Aspiring writer Sal Paradise gets affected deeply upon the arrival of his 'liberated' friend Dean Moriarty and his young wife Marylou. The trio takes a road trip across the country and meets several people who impact their journey and their lives.
At the conceptual level, the film works. However, to be attentive enough for close to 150 minutes is something else. The film, albeit embellished with marvellous visuals and brilliant acting, fails to engage the audience. The plot isn't gripping enough to hold the audiences for so long. The film was screened at the 14th Mumbai Film Festival under the 'World Cinema' category.
Sal Paradise (Sam Riley) is one shy fella from New York. The aspiring writer meets the laidback vagabond Dean Moriarty (Garrett Hedlund). Both of them hit it off instantly. Dean is an alcoholic, speed demon, drug-addict, sex-addict, maverick and plain demented. He likes to live the 'high' life and believes in trying out just about everything, even threesomes, including another man. He can do just about anything for money. He marries a girl because he needed money for car fuel. He, assumedly 'straight' until then, has sex with another man, once again for favours in exchange. Greedy and selfish he certainly is, but then he is egoistic too. This is why his friendships/relationships/marriages are always on the brink of collapsing! His young wife Marylou (Kristen Stewart) (not to be confused with the car fuel one), an extremely sexually-liberated woman, along with him and Sal, set off on a road trip! Their journey is barraged with mysterious occurrences. While discovering the outside world, the three learn a lot about themselves and each other. Sal, who is too busy to finish his book, learns a thing or two about friendship and trust. Marylou learns what it feels like to get hurt and Dean doesn't learn anything, until it gets too late.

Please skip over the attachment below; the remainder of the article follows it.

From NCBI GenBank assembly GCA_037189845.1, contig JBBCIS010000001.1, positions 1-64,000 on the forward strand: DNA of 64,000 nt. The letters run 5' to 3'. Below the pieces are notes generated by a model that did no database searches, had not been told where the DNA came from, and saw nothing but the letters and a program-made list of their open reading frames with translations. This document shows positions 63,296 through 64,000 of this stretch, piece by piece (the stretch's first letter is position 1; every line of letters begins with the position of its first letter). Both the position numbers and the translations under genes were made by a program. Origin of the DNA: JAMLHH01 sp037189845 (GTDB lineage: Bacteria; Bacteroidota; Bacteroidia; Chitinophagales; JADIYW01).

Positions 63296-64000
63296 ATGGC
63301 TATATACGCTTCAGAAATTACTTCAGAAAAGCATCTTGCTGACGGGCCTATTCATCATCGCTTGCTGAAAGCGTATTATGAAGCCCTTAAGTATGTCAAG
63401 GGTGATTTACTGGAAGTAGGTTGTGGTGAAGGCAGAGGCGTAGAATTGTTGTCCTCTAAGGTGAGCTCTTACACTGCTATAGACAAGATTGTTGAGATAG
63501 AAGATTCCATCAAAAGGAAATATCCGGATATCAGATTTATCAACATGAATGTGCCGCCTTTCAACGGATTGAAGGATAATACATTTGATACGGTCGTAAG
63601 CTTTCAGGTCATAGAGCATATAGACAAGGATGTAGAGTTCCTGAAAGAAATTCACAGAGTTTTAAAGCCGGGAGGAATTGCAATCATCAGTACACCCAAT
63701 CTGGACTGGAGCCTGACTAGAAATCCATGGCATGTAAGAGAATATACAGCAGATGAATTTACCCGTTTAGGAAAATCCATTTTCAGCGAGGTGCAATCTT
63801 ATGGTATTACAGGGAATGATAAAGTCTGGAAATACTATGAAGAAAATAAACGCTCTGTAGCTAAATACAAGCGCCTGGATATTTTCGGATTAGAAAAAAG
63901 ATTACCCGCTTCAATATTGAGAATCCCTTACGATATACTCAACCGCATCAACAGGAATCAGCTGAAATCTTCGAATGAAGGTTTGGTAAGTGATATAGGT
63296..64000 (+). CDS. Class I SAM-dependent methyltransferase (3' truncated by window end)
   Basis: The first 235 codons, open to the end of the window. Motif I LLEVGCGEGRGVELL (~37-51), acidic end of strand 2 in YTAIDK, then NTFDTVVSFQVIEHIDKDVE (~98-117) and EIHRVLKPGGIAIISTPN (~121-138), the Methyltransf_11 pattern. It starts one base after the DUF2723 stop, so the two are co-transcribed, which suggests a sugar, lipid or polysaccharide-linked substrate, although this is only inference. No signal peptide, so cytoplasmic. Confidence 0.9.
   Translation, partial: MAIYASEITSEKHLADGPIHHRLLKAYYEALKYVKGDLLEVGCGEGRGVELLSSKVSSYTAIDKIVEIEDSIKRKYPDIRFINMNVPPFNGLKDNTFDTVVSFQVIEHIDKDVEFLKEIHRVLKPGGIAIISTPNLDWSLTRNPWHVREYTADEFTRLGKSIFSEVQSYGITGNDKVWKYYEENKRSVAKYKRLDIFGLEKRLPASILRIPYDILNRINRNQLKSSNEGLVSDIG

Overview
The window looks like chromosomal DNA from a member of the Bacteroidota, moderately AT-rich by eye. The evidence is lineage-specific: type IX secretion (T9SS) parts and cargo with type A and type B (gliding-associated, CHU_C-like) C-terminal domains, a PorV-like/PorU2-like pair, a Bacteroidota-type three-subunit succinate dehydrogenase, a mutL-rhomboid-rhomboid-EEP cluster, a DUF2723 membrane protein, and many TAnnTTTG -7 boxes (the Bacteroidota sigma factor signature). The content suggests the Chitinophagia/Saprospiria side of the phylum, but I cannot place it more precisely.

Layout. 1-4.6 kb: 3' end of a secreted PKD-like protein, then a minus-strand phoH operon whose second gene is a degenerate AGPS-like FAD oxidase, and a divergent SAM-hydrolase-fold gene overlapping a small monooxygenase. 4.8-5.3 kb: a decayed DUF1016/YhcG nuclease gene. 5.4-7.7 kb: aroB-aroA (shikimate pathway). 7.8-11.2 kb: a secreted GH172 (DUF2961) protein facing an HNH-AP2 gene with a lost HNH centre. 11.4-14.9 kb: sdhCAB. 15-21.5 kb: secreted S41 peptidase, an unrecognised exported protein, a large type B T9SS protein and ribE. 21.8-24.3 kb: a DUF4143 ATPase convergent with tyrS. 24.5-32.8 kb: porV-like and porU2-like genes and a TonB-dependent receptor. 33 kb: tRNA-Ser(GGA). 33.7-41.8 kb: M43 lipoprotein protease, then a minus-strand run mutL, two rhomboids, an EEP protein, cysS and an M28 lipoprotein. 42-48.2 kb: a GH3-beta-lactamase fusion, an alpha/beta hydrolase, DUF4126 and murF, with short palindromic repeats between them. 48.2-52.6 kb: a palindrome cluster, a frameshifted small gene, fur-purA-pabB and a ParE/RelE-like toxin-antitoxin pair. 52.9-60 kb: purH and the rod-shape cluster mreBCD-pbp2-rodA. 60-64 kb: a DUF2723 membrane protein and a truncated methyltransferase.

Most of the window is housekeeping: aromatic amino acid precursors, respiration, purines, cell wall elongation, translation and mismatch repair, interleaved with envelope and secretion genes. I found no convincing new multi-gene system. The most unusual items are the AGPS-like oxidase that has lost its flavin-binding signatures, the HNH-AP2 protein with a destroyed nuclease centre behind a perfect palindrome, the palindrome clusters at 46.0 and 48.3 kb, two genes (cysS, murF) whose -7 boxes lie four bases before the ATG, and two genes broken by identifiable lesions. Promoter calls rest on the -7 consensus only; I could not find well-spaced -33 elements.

Kristen Stewart is absolutely mind-blowing in the film. Although the film was found lacking at some parts, her performance shines all the way through. Sam plays the understated Sal perfectly while Garrett owns the part of Dean Moriarty. However, the writing was found a bit wanting. The film drags on and on, without any real purpose. Although their lives are affected owing to the journey, there is too much of jumping around between one place to another and the repercussions of the journey on them are not really clear. Even the setting, showing the America of the 1940s and the 1950s, could have been a lot better. Cinematography is just about decent. Direction by Walter Salles leaves a lot to be desired. Had this film been edited a bit differently, it would have been something else (for the good, of course!).
Although the subject is interesting, you may avoid this one.